Our Fancy Felt Appliqué Pillow finishes at, and the template design is sized for, 14” x 14”.

Sewing Tools You Need

Fabric and Other Supplies

  • 1 yard of 44”+ wide linen blend or similar for the pillow front and back panels; we originally used Robert Kaufman’s Essex Linen Blend in Pewter
  • ½ yard of 44”+ wide quilting weight cotton for the pillow lining – you need just one 16” square; we originally used Robert Kaufman’s Kona Cotton in Steel
  • TWO 9″ x 12″ sheets of quality wool or wool/blend felt (or ¼ yard of felt yardage) in the main color; we used a mustard yellow
  • ONE 9″ x 12″ sheet of quality wool or wool/blend felt (or ¼ yard of felt yardage) in the accent color; we used a baby pink
  • ½ yard of 20”+ wide low loft batting, you need just one 16” square
  • ONE 14” x 14” pillow insert
  • All-purpose thread to match fabric and felt
  • 40wt thread to match felt
  • One sheet of transfer paper, we used Dritz Wax Free Tracing Paper
  • Fusible web on a roll or 8.5 x 11 sheets; you need enough to trace the two one-page felt pattern sheets (see below); we used Pellon Wonder Under
  • Tear away stabilizer as recommended by your machine; you need just one approximate 16” square
  • Pencil or stylist to trace the appliqué outline; we used a pencil
  • See-through ruler
  • Fabric pen or pencil
  • Seam gauge
  • Seam ripper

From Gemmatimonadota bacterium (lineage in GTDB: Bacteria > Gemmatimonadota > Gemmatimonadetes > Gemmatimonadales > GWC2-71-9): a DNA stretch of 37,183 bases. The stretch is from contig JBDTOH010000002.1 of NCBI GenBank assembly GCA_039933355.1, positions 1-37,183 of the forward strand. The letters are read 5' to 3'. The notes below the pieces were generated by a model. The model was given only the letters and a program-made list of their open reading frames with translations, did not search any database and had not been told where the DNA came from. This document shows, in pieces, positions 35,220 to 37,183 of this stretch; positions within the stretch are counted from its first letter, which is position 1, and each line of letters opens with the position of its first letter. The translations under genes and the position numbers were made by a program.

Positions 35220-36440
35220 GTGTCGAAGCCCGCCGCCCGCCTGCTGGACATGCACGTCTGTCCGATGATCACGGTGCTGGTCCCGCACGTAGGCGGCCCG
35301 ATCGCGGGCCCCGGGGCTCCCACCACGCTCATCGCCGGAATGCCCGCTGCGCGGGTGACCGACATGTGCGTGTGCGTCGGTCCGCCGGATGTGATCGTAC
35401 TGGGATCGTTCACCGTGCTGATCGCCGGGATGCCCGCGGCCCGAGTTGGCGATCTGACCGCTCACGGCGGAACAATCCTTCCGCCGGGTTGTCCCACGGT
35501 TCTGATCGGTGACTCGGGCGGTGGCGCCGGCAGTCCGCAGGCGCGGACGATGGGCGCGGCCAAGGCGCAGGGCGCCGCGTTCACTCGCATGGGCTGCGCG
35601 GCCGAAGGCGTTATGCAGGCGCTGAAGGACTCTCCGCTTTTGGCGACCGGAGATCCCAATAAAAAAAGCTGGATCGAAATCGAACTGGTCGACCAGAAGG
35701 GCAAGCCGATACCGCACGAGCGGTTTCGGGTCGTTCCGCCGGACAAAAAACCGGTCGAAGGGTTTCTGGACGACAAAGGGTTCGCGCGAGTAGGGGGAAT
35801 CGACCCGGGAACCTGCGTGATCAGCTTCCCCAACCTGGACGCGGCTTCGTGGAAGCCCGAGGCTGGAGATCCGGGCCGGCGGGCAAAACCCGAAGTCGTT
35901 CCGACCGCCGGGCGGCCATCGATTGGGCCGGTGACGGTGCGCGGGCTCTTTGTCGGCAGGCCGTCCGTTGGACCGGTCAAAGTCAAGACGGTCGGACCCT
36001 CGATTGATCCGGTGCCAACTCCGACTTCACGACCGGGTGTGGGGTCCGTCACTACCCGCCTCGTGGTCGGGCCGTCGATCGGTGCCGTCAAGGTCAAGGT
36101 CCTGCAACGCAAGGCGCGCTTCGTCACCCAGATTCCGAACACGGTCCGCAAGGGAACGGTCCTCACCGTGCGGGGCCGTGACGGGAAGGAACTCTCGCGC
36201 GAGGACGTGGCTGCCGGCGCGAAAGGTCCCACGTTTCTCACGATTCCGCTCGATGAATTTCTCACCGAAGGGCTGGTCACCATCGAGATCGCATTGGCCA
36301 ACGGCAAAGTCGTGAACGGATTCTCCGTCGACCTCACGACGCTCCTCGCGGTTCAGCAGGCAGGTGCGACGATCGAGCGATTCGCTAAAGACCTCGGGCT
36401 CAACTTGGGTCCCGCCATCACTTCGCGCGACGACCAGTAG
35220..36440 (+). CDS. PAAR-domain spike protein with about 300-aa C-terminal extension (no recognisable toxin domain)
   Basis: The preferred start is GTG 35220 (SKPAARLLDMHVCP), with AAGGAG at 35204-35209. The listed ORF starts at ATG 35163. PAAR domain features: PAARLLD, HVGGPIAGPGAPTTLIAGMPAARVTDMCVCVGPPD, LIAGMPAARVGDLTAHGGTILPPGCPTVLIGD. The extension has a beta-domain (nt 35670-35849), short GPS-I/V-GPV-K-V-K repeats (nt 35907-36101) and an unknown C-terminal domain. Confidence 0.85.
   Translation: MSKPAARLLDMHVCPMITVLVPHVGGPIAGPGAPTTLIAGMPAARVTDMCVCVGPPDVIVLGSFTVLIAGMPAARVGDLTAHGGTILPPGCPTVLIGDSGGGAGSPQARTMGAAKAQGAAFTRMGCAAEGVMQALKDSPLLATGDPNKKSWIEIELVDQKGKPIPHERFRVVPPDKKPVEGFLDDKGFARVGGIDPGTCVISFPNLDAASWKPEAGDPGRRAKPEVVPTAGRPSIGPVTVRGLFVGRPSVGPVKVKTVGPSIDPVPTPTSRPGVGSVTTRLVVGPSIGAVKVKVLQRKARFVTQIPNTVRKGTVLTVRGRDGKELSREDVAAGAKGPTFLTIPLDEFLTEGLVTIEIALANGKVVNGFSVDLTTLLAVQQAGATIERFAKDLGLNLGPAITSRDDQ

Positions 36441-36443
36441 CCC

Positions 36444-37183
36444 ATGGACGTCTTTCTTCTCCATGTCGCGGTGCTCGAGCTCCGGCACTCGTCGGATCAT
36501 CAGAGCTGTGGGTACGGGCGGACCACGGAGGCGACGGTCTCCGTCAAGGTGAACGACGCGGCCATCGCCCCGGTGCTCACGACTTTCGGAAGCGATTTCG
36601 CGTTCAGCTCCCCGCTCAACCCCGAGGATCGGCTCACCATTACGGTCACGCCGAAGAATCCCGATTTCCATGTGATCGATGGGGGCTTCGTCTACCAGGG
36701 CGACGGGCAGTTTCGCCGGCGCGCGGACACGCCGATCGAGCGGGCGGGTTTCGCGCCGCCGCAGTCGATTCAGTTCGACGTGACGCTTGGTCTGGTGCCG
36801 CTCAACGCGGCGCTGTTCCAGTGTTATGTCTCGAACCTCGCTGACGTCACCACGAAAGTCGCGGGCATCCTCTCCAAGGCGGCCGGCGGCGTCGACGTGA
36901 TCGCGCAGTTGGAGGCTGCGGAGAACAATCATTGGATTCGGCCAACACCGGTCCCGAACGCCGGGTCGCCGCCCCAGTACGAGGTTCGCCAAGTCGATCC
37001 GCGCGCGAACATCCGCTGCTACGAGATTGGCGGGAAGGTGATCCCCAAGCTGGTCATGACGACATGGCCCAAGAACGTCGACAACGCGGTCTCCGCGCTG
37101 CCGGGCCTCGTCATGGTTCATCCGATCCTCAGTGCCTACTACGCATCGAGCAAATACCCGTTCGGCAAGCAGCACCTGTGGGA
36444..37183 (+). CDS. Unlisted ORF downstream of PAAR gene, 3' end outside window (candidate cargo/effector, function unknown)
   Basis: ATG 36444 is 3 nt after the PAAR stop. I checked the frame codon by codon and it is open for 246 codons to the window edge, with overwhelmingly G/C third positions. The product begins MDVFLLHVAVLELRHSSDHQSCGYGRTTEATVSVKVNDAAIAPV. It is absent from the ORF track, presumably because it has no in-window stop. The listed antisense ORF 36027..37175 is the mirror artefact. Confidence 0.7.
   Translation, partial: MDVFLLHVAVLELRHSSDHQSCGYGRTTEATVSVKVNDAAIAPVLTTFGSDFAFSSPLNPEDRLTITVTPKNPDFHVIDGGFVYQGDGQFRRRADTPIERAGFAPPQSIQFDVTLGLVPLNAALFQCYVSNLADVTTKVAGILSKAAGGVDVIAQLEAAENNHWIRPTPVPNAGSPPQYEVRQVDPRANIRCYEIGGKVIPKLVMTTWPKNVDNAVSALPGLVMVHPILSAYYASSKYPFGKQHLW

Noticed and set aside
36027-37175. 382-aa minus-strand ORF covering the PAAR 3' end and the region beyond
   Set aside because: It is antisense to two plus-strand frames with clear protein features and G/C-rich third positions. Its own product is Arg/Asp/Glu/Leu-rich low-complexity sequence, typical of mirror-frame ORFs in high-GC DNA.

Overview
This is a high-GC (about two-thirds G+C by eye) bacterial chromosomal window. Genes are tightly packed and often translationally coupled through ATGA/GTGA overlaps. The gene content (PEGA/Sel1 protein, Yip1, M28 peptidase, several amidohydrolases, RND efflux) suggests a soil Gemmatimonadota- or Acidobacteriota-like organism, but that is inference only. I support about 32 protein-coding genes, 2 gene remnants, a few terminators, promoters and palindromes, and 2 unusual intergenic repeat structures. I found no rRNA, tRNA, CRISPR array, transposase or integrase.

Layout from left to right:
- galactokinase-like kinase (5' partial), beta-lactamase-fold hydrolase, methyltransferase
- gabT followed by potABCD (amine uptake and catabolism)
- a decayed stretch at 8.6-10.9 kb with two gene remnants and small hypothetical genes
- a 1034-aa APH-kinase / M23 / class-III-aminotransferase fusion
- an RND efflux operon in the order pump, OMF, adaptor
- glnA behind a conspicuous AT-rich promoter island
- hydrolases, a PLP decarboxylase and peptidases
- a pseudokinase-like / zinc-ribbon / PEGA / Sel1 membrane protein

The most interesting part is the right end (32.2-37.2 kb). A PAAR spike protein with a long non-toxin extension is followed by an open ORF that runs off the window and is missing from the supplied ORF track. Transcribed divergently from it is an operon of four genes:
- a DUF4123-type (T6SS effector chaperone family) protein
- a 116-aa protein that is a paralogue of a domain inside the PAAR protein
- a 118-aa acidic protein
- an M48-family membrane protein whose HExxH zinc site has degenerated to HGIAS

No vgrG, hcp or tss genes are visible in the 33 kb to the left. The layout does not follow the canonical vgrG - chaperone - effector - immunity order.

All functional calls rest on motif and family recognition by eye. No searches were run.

• Scissors or rotary cutter and mat
  • Iron and ironing board
  • Straight pins
  • Hand sewing needle; we used a self threading needle

Getting Started & Template Downloads

  1. DOWNLOAD AND PRINT: the four-page appliqué tracing template, the two one-page felt pattern sheets, and the one-page color break-out guide. These seven pages have been bundled into ONE PDF to make the download easier.
    IMPORTANT: This pattern download consists of SEVEN 8½” x 11″ sheets. You must print the PDF file at 100%. DO NOT SCALE to fit the page. There is a guide rule on each page to make sure your printout is to scale.
  2. On the four pages that make up the appliqué tracing template, cut out each page along the red square.
  3. Using the diagram on the A Page, butt together (do not overlap) the four squares to create one finished 14” x 14” square. Tape together.
  4. From the main fabric (the linen blend in our sample), cut the following: